The lesson of the Jurassic Park tragedy was clear — man and dinosaur were not meant to coexist. It’s lucky then that dinosaur fossils are far too old to contain any genetic material that could be used for cloning. DNA breaks down over time, even when kept in ideal conditions, and a study of extinct moa bones has revealed an estimate of the half-life for our genes.
It might be odd to think of DNA having a half-life, as it’s usually associated with radioactive material — but as it measures the time taken for half of something to decay, it makes sense to talk about old samples of DNA in the same way. For example, uranium-235, the fissile material that can be used in nuclear power plants (and nuclear weapons), has a half-life of 703.8 million years. DNA, by comparison, doesn’t fare so well — according to a study of 158 samples of moa bones between 500 and 6,000 years old, DNA appears to have a half-life of around 521 years.
A study in the Proceedings of the Royal Society B saw palaeogeneticists from the universities of Perth and Copenhagen drilling into the bones of 158 different moa, the largest of the flightless birds which used to dominated New Zealand’s odd and unique ecosystem before the arrival of humans. The bones had all been collected from within a five kilometre radius, and they were estimated to have been buried at an average temperature of 13 degrees Celsius since the birds died. Their similar preservation conditions were key to ensuring that a reliable figure for the DNA decomposition could be found.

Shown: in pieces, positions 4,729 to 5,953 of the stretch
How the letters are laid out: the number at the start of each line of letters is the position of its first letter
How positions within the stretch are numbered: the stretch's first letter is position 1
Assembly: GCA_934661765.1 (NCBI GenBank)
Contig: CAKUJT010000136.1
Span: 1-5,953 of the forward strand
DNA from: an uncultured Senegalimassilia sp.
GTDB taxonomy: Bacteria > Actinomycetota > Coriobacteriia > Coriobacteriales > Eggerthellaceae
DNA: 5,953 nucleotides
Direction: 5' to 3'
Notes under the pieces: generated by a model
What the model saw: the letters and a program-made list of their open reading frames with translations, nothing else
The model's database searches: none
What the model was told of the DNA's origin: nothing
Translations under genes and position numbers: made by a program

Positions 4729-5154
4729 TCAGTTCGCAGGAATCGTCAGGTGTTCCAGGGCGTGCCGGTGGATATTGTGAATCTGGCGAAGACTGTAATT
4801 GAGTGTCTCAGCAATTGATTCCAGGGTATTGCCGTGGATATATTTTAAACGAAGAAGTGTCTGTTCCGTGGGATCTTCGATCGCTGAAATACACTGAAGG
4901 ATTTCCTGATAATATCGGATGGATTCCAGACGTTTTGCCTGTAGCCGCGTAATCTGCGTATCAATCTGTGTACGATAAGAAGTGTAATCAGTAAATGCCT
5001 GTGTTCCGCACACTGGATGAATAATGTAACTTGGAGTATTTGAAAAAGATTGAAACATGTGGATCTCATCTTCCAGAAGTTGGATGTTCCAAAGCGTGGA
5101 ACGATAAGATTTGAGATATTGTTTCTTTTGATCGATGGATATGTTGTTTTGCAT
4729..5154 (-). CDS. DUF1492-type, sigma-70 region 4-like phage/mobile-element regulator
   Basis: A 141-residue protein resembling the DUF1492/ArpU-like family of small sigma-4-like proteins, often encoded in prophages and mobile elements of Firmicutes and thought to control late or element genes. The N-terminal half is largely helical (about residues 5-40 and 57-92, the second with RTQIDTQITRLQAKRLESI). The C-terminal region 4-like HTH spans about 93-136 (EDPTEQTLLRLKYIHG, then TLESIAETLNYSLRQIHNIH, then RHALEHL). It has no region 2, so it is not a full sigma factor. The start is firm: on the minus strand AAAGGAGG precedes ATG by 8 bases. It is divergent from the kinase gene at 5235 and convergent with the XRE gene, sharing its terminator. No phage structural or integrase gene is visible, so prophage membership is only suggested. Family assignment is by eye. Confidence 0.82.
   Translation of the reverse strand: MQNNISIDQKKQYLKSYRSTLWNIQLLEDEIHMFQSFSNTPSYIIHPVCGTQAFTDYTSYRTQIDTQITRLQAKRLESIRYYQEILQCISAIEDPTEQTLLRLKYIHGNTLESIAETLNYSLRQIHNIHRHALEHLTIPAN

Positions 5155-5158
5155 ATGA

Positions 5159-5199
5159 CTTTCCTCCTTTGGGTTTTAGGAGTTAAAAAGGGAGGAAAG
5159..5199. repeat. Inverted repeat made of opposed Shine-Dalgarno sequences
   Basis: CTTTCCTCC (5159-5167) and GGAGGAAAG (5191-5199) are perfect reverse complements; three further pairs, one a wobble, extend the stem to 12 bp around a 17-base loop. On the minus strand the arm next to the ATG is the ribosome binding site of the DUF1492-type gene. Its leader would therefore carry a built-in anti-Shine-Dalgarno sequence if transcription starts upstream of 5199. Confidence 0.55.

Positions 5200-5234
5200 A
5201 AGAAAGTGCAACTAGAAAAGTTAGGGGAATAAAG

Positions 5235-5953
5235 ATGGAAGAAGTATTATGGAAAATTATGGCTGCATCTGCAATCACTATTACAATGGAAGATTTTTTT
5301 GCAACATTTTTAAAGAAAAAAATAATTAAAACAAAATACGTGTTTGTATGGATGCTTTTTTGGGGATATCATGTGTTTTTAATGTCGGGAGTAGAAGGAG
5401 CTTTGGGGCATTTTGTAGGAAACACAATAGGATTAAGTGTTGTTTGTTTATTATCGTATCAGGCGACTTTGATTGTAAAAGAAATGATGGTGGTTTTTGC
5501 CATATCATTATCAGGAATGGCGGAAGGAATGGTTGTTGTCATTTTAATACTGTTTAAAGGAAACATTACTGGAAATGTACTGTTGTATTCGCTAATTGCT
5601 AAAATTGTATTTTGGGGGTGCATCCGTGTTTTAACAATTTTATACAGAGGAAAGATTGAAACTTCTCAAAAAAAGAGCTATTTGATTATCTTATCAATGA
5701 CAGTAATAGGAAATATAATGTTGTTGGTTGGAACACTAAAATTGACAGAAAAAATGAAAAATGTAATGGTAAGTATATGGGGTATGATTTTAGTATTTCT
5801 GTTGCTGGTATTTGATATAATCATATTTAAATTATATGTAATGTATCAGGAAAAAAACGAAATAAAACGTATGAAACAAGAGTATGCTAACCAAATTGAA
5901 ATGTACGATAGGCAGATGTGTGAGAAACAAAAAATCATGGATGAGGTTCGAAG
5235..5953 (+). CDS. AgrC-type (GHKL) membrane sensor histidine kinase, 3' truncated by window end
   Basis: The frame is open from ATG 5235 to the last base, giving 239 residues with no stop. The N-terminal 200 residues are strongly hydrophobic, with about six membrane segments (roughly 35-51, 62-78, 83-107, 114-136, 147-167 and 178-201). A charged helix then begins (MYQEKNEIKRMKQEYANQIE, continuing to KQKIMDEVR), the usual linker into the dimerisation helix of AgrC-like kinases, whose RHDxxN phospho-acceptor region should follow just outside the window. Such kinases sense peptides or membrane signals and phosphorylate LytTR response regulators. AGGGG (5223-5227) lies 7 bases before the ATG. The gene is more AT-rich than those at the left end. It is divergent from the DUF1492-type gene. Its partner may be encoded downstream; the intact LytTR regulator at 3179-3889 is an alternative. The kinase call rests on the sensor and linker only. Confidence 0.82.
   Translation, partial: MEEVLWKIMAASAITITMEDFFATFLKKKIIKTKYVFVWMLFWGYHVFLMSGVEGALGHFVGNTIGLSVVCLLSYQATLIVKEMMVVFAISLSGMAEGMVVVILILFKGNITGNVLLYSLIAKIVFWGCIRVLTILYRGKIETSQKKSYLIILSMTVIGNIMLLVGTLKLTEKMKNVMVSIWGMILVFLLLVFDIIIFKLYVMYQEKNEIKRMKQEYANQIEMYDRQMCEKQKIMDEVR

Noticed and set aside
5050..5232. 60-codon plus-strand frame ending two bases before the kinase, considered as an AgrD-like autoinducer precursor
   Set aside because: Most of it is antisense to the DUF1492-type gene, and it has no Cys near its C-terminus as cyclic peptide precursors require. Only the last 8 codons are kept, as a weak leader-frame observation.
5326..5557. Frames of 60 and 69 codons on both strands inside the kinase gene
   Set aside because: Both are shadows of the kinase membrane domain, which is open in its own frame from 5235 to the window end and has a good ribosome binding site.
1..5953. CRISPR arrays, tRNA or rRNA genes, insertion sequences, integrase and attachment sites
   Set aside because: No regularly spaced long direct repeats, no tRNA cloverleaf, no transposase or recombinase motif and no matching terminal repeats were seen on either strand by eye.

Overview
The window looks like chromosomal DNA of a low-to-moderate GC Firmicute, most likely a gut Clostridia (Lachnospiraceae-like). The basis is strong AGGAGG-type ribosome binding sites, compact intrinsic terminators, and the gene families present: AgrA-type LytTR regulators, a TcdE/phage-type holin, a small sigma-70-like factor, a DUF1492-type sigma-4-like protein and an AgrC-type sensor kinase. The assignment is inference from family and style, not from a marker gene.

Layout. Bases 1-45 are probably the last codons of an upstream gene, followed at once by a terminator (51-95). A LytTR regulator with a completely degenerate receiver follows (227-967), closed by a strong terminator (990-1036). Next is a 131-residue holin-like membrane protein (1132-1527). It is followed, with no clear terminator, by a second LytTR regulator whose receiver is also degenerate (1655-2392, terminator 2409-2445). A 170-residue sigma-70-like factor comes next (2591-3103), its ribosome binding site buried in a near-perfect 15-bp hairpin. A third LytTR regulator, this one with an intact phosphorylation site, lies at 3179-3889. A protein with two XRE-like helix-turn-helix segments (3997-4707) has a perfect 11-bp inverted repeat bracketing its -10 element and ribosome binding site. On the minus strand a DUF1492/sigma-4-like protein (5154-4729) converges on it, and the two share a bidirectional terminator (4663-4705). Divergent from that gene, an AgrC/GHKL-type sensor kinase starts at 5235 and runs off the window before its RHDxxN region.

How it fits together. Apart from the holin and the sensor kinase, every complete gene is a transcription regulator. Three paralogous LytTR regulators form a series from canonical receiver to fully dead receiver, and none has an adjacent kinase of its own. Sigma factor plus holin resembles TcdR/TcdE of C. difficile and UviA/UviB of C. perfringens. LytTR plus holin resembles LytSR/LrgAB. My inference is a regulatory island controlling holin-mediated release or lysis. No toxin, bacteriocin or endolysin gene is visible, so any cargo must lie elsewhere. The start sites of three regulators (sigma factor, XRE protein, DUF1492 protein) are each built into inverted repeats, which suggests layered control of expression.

Averaging out the results from the different bones gave the average half-life of 521 years. That result is caveated, of course, as there are many factors that can also affect the rate of decay — soil acidity, bone health, extreme temperature, humidity, and so on. However, it does provide a baseline against which to assess the viability of obtaining DNA samples from future finds.
If there is a lot of DNA, preserved in absolutely ideal conditions, then it might hang around for several thousand years. Samples of Neanderthal DNA have been found in ancient teeth as old as 100,000 years old, and New Scientist reports that there have also been tiny fragments of DNA from insects and plants hundreds of thousands of years old found in ice cores, but these are too decayed to be used for cloning.
The moa could theoretically be cloned, if a good enough DNA sample is found. The moa is generally thought to have been hunted to extinction by the Maori residents of New Zealand before the arrival of European settlers in the 1700s, which isn’t too long enough by DNA standards. Or, a better candidate might be the woolly mammoth — intact specimens have been found frozen into the permafrost (including very recently by a boy out walking his dog), and it is thought that it will eventually be possible to implant a mammoth embryo into an elephant’s uterus, which will grow into a full-on baby mammoth. We may even be able to reintroduce them into the wild, which is really the least we could do after driving them to extinction in the first place.
Ian Steadman, Wired UK